Once the food product is in the product tank 28 it is fed with the assistance of gravity into the heat treating system 16 by pump 40. In FIG. 2 the inlet casing portion of the progressive pump is illustrated. The product tank 28 is located directly above pump 40 so that gravity may aid in the presentation of the food product to the pump 40. Referring to FIG. 2, pump 40 includes an inlet 42 connected to the product tank 28 and a first product outlet 45 for discharging the food product into the heat treating system 16. A drain 44 is located on the bottom portion of the pump 40 for cleaning as will be described below. The inlet casing 46 of the pump 40 is slanted downward toward the drain 44 to aid in the cleaning process. An inlet valve 47 is located proximate outlet 45 to facilitate cleaning of inlet valve 47 with water and/or cleaning fluid during the cleaning process. Pump 40 is the only mechanical pump that contacts the food product once it is initially mixed and stored in the formulation tanks. Pump 40 pumps the food product into the heat treating system at a constant rate to ensure that all of the food product is treated in the same manner. Typically the food product is pumped at a rate of 7-15 gallons per minute. However, other rates may be employed based on the application. The food product enters the heat transfer assembly through pump outlet 45.

Once the food product is introduced into the heat treating system 16 it is conveyed through heat transfer heating units 48 to first heat the food product and then refrigeration cooling units 50 cool the food product prior to packaging. Referring to FIG. 3 the heat transfer heating units 48 and cooling units 50 include an inner tubing 52 through which the food product travels and an outer jacket 54 completely surrounding the inner tubing 52. A heat transfer medium is located between the jacket 54 and inner tubing 52. The inner tubing 52 extends for distances such as 20 feet or more and then turns 180 degrees and extends back for the same distance. A heat transfer unit may have multiple turns in order to minimize space. Prior art devices typically weld the inner tubing to the outer jacket prior to the 180 turns so that only the inner tubing turns 180 degrees. This required the length of inner tubing to be welded to the outer jacket at both ends of the linear run. Since the inner tubing over say a twenty foot span is likely to expand longitudinally, the welds often fail after a short period resulting in leaks of the heat transfer fluid through the outer tubing or worse a leak of the heat transfer fluid into the inner tubing thereby contaminating the food product. Of course the length of the run of the inner tubing will vary based on the application and space available.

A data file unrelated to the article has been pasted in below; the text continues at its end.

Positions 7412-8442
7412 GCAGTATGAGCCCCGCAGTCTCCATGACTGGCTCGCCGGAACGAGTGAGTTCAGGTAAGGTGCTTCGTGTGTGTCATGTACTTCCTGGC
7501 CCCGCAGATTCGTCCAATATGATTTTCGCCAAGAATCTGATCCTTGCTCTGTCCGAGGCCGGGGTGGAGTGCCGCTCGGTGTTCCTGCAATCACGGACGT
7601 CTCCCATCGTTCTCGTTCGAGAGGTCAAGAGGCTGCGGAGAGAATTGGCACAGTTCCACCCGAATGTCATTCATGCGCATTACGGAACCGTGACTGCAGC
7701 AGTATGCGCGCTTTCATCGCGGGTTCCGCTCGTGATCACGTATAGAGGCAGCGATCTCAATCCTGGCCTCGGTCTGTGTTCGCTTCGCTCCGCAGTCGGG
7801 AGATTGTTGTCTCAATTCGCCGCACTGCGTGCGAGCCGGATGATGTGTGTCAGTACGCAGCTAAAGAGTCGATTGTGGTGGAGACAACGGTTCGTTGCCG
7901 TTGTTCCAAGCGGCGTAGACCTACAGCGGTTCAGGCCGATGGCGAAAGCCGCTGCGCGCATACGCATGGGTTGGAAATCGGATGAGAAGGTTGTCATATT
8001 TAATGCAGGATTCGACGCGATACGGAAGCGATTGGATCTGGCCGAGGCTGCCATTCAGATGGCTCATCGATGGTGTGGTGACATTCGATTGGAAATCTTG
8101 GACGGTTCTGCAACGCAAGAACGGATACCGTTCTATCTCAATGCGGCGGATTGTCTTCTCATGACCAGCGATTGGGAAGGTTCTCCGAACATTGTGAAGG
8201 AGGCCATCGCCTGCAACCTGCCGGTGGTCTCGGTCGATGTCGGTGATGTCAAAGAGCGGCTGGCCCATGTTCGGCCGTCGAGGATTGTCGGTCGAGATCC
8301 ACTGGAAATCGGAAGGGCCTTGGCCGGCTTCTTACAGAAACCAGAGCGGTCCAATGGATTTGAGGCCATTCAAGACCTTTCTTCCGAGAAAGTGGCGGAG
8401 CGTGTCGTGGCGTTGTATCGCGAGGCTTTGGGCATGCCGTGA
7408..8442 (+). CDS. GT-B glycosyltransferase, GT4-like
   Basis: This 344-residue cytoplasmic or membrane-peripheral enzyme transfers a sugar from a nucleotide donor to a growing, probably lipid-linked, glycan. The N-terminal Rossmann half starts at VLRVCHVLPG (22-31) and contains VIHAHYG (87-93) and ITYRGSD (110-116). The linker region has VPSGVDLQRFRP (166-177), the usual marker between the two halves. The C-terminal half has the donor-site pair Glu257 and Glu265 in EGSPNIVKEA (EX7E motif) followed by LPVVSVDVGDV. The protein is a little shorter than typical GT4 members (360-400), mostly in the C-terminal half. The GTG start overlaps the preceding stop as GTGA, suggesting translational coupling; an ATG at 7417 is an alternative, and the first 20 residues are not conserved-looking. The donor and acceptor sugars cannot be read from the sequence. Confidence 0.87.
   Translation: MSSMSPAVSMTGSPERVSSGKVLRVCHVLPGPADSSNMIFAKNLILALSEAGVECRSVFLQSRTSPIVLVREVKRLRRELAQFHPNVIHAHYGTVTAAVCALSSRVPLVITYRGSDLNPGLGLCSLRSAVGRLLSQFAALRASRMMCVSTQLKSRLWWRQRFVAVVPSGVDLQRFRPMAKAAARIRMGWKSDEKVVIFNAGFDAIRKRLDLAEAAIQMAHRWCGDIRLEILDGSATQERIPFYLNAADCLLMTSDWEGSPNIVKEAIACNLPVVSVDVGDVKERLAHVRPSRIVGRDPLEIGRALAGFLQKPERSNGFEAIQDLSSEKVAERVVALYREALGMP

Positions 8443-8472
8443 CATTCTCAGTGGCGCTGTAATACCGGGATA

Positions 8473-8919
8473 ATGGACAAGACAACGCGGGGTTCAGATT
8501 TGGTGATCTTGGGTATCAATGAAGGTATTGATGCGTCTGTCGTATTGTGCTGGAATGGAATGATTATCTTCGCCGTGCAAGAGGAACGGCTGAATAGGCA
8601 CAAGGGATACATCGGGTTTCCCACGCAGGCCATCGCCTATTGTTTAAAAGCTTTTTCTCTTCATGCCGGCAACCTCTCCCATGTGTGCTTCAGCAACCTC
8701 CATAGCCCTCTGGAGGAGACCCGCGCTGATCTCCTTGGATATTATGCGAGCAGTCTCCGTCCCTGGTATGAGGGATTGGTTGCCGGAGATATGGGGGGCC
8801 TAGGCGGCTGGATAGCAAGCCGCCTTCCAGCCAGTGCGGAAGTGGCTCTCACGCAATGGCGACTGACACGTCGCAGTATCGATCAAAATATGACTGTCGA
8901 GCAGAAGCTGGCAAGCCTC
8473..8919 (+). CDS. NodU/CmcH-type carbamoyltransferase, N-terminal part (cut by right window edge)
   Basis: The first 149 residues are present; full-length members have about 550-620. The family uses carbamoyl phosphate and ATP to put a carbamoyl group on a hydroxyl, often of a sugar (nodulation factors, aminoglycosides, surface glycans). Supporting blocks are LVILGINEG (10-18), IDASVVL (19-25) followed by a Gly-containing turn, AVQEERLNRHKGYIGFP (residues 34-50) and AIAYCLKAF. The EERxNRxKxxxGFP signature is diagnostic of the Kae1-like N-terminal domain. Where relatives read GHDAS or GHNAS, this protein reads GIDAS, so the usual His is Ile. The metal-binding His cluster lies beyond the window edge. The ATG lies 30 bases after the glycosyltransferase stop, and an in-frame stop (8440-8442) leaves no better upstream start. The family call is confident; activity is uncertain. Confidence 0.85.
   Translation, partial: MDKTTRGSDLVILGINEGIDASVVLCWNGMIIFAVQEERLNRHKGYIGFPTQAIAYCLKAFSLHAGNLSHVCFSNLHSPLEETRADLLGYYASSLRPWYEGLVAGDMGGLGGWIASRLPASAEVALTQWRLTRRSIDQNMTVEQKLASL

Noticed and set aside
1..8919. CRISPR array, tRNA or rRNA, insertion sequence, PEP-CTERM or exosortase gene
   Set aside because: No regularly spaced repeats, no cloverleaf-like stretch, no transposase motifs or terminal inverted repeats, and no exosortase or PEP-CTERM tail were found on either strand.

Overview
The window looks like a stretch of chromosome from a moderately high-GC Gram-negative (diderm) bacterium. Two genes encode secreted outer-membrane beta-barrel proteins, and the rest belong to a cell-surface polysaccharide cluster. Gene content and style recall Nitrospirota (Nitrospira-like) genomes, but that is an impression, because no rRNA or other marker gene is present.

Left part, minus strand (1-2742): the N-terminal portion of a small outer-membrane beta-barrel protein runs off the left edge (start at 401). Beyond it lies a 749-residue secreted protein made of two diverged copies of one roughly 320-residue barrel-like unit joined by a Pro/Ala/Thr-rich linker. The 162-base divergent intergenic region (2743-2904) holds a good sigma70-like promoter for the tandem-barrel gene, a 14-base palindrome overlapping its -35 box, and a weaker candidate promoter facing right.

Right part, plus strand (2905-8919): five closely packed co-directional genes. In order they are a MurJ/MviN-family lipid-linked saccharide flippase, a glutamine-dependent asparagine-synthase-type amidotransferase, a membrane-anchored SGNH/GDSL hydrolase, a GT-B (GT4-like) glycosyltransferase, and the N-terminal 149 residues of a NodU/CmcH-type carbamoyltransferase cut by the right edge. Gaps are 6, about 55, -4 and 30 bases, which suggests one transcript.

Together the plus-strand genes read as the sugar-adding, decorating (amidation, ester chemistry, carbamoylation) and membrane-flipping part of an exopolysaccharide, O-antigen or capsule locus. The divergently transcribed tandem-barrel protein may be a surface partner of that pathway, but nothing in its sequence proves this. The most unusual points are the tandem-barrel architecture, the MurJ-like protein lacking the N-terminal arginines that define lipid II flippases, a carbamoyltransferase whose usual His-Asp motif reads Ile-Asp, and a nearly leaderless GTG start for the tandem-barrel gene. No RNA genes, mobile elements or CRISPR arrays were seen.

As illustrated in FIG. 3 the inner tubing 52 is secured to the outer jacket 54 only at one end of the linear run thereby allowing for expansion of the inner tubing without the failure of the system. A number of baffles 53 are located in jacket 54 to support the inner tubing 52 keep the inner tubing 52 centered within the jacket 54. This arrangement is accomplished by extending the outer jacket around the inner tubing about the 180 degree turn. In the preferred embodiment the inner tubing is standard two inch tubing having an inner diameter of 1.870 inches. The outer jacket is a standard three inch tubing. The 180 degree turn of the inner tubing is formed from two standard ninety degree two inch members 56 as illustrated in FIGS. 4 and 5. A standard ninety degree elbow includes a linear portion extending 1 1/16 inch.